# Does number of layers in neural network corresponds to degree of the approximation function?

For example, if I am using neural network for regression analysis, neural network without any hidden layer will give linear function. Does hidden layer corresponds to degree of approximation function? If so, how neural network with single hidden layer can be a universal approximator ?

It can be true that more layers/depth can yield more nonlinearity, but I do not think using the analogy of a polynomial's degree is a perfect analogy and it's certainly not mathematical fact.

You can look at deep net regression a few different ways: learning a nonlinear function. In this sense, it is very natural to think in terms of degrees and polynomials. Another sense is that learning using neural networks involves learning a partition of the domain into sub-domains, and on each sub-domain we approximate the function with a linear superposition or a deep composition of simpler functions. In this sense, we measure representational capacity in terms of how many sub-domains we can learn. Of course, these concepts may not be orthogonal, but they emphasize different aspects. The polynomial degree analogy feels a lot like interpolation to me while I believe the philosophy (and recent theory) with deep net representational capacity is more about partitioning or learning regions.

There's a couple of different angles to your question. If you are asking why is a single hidden layer NN is a Universal Function Approximator, that's a mathematical question, and the proof is available, for example see Cybenko's proof for sigmoidal nonlinearities. One key quote from Cybenko's paper is the following:

"that networks with one internal layer and an arbitrary continuous sigmoidal function can approximate continuous functions wih arbitrary precision providing that no constraints are placed on the number of nodes or the size of the weights"

So to approximate a continuous function $f$ with a single hidden layer NN to some given precision $\epsilon$ may require an extremely wide architecture, despite being incredibly shallow. Meaning, we have many many many different sigmoidal activation functions. By allowing ourselves to have possibly many such sigmoidal activation functions, i.e. the wide architecture, we are allowing ourselves to have a much more intricate partition of our domain, which increases our approximation accuracy.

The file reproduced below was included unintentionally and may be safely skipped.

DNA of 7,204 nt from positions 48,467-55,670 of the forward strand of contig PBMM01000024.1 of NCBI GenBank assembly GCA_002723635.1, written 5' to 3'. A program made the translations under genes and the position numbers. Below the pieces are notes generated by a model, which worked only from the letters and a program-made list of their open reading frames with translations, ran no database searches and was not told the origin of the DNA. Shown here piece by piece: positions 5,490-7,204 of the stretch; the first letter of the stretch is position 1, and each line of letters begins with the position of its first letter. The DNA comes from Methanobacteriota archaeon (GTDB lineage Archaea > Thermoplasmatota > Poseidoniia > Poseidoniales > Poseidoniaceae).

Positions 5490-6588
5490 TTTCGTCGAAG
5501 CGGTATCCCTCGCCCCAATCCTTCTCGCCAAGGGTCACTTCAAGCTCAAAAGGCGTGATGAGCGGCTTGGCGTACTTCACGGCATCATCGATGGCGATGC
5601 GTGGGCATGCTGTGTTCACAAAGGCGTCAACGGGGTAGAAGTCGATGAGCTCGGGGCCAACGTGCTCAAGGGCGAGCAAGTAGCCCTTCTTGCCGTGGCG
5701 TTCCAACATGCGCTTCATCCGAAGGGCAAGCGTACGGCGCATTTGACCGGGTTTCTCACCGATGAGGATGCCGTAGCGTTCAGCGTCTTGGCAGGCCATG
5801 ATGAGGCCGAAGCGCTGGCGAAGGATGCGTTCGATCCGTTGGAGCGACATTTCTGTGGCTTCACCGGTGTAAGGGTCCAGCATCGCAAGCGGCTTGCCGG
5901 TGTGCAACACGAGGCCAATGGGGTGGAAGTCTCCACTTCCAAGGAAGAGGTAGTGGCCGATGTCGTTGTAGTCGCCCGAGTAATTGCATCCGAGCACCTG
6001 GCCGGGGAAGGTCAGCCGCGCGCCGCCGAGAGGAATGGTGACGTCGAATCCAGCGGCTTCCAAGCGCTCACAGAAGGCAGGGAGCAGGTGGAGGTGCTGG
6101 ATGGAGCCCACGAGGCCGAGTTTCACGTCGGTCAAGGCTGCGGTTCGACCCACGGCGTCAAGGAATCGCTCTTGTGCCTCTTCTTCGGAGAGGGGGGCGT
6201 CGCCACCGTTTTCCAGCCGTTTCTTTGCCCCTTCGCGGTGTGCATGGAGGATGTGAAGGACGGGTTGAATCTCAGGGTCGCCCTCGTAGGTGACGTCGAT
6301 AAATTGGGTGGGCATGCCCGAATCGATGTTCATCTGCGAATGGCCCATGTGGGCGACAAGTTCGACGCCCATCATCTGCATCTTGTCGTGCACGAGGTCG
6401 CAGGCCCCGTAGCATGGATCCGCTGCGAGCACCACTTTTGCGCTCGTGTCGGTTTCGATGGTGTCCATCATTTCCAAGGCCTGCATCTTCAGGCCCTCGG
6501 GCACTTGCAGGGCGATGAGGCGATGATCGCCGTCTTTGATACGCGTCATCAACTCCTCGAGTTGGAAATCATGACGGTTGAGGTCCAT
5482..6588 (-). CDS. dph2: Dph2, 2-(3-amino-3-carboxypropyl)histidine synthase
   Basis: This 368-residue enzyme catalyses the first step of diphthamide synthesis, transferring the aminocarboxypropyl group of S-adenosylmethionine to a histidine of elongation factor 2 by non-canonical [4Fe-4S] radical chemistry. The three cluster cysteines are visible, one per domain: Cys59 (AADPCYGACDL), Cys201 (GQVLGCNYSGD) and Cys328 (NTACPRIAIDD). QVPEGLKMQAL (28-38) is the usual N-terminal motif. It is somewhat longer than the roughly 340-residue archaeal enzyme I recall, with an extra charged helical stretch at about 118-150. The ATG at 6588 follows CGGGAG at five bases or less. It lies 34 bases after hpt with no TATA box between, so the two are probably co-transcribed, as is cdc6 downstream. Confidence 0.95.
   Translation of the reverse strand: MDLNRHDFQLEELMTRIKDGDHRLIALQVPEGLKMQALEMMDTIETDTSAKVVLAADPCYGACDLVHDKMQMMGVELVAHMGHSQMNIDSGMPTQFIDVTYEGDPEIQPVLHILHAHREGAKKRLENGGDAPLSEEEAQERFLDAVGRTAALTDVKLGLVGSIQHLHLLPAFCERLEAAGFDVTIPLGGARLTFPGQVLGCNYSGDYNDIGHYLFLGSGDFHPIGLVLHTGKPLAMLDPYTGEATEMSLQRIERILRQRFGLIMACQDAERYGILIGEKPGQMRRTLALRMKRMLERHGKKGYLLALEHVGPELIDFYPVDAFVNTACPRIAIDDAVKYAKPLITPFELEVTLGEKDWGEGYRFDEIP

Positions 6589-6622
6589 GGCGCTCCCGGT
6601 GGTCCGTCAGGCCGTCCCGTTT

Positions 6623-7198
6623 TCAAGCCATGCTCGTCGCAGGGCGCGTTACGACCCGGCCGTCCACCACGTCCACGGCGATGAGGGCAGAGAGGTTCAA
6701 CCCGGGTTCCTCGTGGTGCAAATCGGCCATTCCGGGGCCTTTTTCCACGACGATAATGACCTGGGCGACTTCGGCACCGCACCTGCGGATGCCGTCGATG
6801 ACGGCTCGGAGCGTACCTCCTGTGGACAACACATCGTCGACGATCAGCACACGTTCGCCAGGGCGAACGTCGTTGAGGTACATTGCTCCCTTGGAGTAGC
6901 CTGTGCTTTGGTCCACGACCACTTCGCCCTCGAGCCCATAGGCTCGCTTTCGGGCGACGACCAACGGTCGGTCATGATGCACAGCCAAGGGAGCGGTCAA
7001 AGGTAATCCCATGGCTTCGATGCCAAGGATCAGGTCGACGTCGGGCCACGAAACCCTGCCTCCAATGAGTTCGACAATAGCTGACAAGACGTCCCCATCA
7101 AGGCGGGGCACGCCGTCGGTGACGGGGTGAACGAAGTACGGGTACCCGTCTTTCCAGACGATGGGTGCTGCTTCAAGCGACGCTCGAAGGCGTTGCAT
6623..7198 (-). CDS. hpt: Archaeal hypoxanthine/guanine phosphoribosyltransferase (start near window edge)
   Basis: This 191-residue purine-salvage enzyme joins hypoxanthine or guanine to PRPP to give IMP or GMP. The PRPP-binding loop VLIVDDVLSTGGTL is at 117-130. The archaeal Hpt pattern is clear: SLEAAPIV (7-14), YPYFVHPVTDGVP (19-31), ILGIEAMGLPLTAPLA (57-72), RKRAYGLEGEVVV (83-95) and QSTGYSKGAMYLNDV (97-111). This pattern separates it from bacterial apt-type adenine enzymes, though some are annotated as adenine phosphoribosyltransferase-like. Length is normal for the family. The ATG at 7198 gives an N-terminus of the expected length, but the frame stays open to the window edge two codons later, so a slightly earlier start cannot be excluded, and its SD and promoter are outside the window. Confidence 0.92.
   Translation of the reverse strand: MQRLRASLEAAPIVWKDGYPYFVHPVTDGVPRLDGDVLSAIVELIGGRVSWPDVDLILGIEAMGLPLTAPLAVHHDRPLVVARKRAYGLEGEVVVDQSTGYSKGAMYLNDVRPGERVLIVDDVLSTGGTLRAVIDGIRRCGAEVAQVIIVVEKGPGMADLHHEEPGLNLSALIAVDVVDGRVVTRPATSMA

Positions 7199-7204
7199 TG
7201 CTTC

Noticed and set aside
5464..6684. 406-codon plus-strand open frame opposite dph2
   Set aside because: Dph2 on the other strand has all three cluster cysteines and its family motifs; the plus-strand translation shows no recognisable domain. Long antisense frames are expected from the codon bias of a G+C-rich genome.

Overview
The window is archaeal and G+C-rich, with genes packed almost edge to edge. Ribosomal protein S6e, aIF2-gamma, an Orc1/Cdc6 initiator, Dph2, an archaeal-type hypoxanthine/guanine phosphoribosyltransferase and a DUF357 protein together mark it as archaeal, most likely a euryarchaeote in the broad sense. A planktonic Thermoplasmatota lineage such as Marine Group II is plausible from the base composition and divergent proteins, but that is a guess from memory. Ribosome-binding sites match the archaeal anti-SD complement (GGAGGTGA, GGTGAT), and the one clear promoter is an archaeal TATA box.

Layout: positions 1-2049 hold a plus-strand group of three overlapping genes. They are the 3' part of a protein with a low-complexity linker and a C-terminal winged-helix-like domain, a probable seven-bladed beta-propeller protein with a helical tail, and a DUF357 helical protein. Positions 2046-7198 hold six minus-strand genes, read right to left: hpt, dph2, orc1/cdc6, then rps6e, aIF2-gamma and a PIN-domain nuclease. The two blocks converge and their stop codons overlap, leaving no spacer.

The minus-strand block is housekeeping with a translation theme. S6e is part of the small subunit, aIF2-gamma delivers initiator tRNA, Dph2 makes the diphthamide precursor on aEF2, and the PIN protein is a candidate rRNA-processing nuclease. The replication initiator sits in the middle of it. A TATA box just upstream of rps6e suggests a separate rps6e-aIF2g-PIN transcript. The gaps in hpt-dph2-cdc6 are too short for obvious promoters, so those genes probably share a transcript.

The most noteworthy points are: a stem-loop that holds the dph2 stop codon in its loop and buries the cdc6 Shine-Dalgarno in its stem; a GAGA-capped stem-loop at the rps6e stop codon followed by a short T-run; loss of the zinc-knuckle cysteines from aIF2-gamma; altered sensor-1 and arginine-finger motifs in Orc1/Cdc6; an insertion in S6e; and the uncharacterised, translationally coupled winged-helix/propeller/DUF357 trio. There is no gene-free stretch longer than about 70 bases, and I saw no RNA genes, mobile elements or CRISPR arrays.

There's some further ways to break down the Universal approximation theorem. For example, it requires the activation function be nonconstant, bounded, and monotonically-increasing continuous function. Take the case of the sigmoidal activation, which asymptotes out to 0 as $x \rightarrow -\infty$ and to 1 as $x \rightarrow +\infty$. One of the original motivations for using the sigmoidal activation was that it can act like a switch. Allowing the weights to have arbitrary magnitude, i.e. no hard limit on the size of the parameter values, we can effectively shift sigmoids into their "off" states with very negative values and shift sigmoids into their "on" states with very positive values. And training a single hidden layer corresponds to learning a good configuration of parameters. By allowing for the weights to have unbounded size (both in the negative and positive sense), we can interpret the single hidden layer NN as partitioning the domain into sub-spaces where a specific configuration of the sigmoidals are "on" and contribute to the function approximation and the others are switched "off." Now if we allow ourselves to have a ton of these sigmoids, you start to get some intuition as to why the sigmoidal Universal Approximation Theorem is true.

One question that I believe has motivated researchers is: how efficient is this? In particular: how does representational capacity scale with the number of hidden units for single hidden layer neural networks? For deeper architectures?

I believe recent work by Yoshua Bengio and his collaborators have taken these ideas further with the wildly successful ReLU $f(x) = \max(0, x)$ and a generalization called the Maxout activation functions. These ReLU and Maxout networks tend to have multiple layers and are not shallow. Please see the following How to understand the geometric intuition of the inner workings of neural networks? for a more detailed explanation. But roughly speaking, they proved that Maxout networks learn an exponential number of linear regions. In particular, the number of linear regions learned scales exponentially with the number of layers.

So perhaps thinking about degree in terms of polynomials is not the best analogy, but it's better to think about depth in terms of how it scales with the number of regions (size of the partition) our network can learn.

In contrast to single hidden layer NN, if the general principle is that representational capacity scales with depth, then we would require an extremely wide and shallow architecture and on a per-parameter basis, this may be very inefficient compared to a deeper network.

• Thanks for an elaborate answer, it will take me some time to understand it completely. I had misconception that output of a neural network is single polynomial. – Siddhesh Mar 7 '16 at 14:31
• Thank you for the question, it is a great question and a nice opportunity to shed some light on the recent theoretical insights about deep nets. These theoretical results are relatively new and are not as publicized, which is unfortunate. – Indie AI Mar 7 '16 at 15:08